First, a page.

In discussing the human rights abuses, one speaker, Armael Malinis, the head of the youth organization Anak Bayan among the eastern San Francisco Bay area communities, noted that the human rights violations were personal to members of his organization because among the victims of human rights violations in the Philippines are many members of Anak Bayan. During a recent visit with members of Anak Bayan in the Philippines, Malinis reported, their group was intimidated by the police. “They took pictures of everyone attending the different events and even followed us to our hotel.” Malinis believes Anak Bayan is targeted by the government because it supports students in their efforts to investigate, analyze and find the root cause of their nations problems. “When you have a government as corrupt as that of President Arroyo, the truth is censored, sometimes by death and disappearances.”

Rev Larry Emery, in his concluding remarks at the press conference, said, "We believe that the climate in the US Congress is ripe for our request (to condition all future military aid). Barak Obama said in his Inaugural address:"To those who cling to power through corruption and deceit and the silencing of dissent, know that you are on the wrong side of history; but that we will extend a hand if you are willing to unclench your fist." The Philippine Military is on the wrong side of history, The US Government must not help them cling to their power, nor aid them in their corruption, nor enable them in their deceit and their silencing of dissent. We must stop funding their treachery until such time as they unclench their fist, and align themselves on the right side of history."

 

■   Ecumenicall Advocay Network on the PHilippines: Hundreds of Faith, Labor and Human Rights leaders urge restrictions on US military aid to the Philippines (pdf format)

 

■   A Letter to Members of the United States Congress from Church Leaders, Non-Governmental Organizations and Citizen Groups Regarding the Human Rights Crisis in the Philippines

 

■   Talking points for letter of concern

 

Bishop Solito K. Toquero: Words of Welcome
Pastor Berlin Guerrero: Words of Wisdom from Detention
Church Chorale Group
           
     

 

PRESS STATEMENT
February 12, 2009

 

Abduction of Pastor Edwin Egar of the United Church of Christ in the Philippins

The violations to the rights and dignity of persons under the presidency of Mrs. Gloria Macapagal Arroyo continue with impunity. It is evident in the widespread poverty, unabated graft and corruption, and extrajudicial killings and abductions. The latest victim; Pastor Edwin Egar of the United Church of Christ in the Philippines (UCCP). All in all, some 20 church workers and lay leaders of the UCCP have been killed, a number imprisoned.

On February 11, 2009, on or about 5:30-6:00 pm, six unidentified armed men alighted from a van and a car, barged in the house of Mrs. Ellen Lunar Delgado, Pastor Egar’s niece in Bgy. Alupay, Rosario, Batangas. They rushed to where Pastor Egar was and forcibly dragged him into a Mitsubishi Adventure van. Ellen and Mrs. Luz Villa, Edwin’s sister, tried to go with the group but they were prevented as guns were pointed to them.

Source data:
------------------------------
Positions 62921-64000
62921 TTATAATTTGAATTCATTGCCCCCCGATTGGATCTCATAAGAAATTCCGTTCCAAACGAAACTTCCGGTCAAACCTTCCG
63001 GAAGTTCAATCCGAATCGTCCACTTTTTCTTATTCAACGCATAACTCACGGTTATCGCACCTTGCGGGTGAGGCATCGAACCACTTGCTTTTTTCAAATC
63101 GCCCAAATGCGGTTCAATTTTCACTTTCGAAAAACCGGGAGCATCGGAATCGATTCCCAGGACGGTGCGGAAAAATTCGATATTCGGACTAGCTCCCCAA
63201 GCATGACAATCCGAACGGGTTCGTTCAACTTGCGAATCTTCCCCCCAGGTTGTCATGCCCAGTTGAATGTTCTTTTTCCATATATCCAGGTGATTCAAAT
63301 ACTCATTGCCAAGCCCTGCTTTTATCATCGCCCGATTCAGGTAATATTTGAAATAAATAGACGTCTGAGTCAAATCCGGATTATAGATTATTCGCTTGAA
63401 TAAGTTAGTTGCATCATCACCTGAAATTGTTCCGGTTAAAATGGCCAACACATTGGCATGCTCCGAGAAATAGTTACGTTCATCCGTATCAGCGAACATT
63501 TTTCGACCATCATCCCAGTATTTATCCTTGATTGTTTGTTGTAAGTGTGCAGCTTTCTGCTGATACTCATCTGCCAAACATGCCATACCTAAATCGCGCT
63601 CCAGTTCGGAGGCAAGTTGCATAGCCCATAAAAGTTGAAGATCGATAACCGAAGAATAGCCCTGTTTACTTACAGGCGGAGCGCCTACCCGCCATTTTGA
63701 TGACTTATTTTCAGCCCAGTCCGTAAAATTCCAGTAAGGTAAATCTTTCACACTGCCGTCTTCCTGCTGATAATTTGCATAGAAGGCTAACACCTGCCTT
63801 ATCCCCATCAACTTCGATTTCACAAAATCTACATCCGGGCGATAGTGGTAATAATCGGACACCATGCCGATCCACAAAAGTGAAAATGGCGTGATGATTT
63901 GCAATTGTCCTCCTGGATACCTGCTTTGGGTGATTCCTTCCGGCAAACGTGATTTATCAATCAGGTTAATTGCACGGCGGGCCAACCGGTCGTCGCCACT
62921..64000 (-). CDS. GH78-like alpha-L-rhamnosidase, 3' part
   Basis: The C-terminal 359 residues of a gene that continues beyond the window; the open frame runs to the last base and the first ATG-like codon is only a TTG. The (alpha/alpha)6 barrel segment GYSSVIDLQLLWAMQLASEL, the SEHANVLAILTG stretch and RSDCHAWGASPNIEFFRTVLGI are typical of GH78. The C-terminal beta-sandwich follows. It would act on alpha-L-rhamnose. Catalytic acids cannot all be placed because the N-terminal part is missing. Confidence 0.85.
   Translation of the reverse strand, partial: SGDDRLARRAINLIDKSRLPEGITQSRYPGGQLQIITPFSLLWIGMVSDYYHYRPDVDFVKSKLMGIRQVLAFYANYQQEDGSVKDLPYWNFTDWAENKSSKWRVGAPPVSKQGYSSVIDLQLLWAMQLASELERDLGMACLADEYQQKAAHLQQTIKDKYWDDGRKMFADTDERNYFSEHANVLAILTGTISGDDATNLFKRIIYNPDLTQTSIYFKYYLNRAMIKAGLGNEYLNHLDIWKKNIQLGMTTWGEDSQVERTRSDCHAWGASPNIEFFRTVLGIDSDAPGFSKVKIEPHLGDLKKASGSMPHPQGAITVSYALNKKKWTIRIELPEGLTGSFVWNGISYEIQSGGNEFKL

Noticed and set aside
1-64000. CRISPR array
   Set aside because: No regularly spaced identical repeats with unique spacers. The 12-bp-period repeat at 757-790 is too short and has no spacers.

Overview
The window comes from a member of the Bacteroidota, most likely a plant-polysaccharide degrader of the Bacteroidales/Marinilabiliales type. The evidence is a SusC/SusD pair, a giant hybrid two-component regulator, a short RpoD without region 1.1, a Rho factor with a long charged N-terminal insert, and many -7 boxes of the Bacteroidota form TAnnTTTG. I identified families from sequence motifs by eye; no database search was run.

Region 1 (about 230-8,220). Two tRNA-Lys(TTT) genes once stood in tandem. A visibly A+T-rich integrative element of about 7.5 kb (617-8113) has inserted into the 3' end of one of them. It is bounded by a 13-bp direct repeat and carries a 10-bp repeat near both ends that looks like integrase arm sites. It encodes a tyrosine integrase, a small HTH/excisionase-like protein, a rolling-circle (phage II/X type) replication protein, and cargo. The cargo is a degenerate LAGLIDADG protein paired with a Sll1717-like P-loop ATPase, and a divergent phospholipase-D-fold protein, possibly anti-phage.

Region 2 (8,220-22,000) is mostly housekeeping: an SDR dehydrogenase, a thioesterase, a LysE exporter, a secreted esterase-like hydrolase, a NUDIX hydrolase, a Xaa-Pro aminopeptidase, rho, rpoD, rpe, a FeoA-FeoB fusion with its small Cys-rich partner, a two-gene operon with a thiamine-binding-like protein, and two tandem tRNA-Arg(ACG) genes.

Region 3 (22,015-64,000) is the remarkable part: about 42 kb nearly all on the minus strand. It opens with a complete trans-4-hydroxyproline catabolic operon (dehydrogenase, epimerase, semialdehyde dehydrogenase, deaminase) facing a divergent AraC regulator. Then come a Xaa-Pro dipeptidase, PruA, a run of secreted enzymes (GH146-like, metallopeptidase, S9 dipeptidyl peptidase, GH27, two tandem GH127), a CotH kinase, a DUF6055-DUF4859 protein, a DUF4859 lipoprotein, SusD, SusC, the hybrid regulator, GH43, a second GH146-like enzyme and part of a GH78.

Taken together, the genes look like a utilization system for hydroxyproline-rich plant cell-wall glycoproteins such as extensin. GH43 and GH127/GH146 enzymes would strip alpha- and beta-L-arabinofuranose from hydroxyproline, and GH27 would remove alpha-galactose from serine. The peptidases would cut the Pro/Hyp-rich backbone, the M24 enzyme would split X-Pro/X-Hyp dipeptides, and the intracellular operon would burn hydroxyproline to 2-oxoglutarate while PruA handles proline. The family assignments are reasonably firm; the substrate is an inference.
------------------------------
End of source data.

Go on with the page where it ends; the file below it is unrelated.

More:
Pastor Edwin Egar has been hounded by the military for more than two years. He is being linked to the New People’s Army. The UCCP congregation in Macalamcam, Rosario, Batangas where his wife, Rev. Juliet Egar is the administrative pastor, has been tagged as a “red area” meaning, infiltrated by communist insurgents. On several occasions, church leaders presented him before military and police officers to clarify the insinuations. In fact in a dialogue participated in by high ranking military and police officials was held right in Macalamcam, the officers gave Pastor Edwin a clean bill.

Pastor Edwin is part of what is now known as Calapan 72, a group of 72 leaders of people’s organizations that included a pastor of the United Methodist church and two (2) lay leaders of the UCCP, charged with multiple murder and frustrated multiple murder by the Regional Trial Court Branch 39 in Calapan City and a warrant of arrest was issued. Six of the 72 were arrested but they were released when Hon. Manuel C. Luna, judge of the same court, quashed the said warrant in a decision rendered February 5, 2009.

Apparently, either the men who abducted Pastor Edwin were totally ignorant of the quashing of the warrant, or they just wanted to harass and inflict pain to men and women like Pastor Egar who exercised his prophetic ministry and served the poor farmers in Batangas, specially during times of disasters and hardships.

That he was not tortured nor killed is something that we can be thankful for. But as we look at the incident as part of the track record of a government that has refused admission to the incidents of human rights violation and continues to be, as stated in the report Philip Alston of the United Nations Human Rights Commission, in a state of denial, then such incidents should be condemned and denounced.

We call the police or military unit that conducted the arrest/abduction of Pastor Edwin to issue and apology since the manner of the arrest violated even accepted procedures of engagement.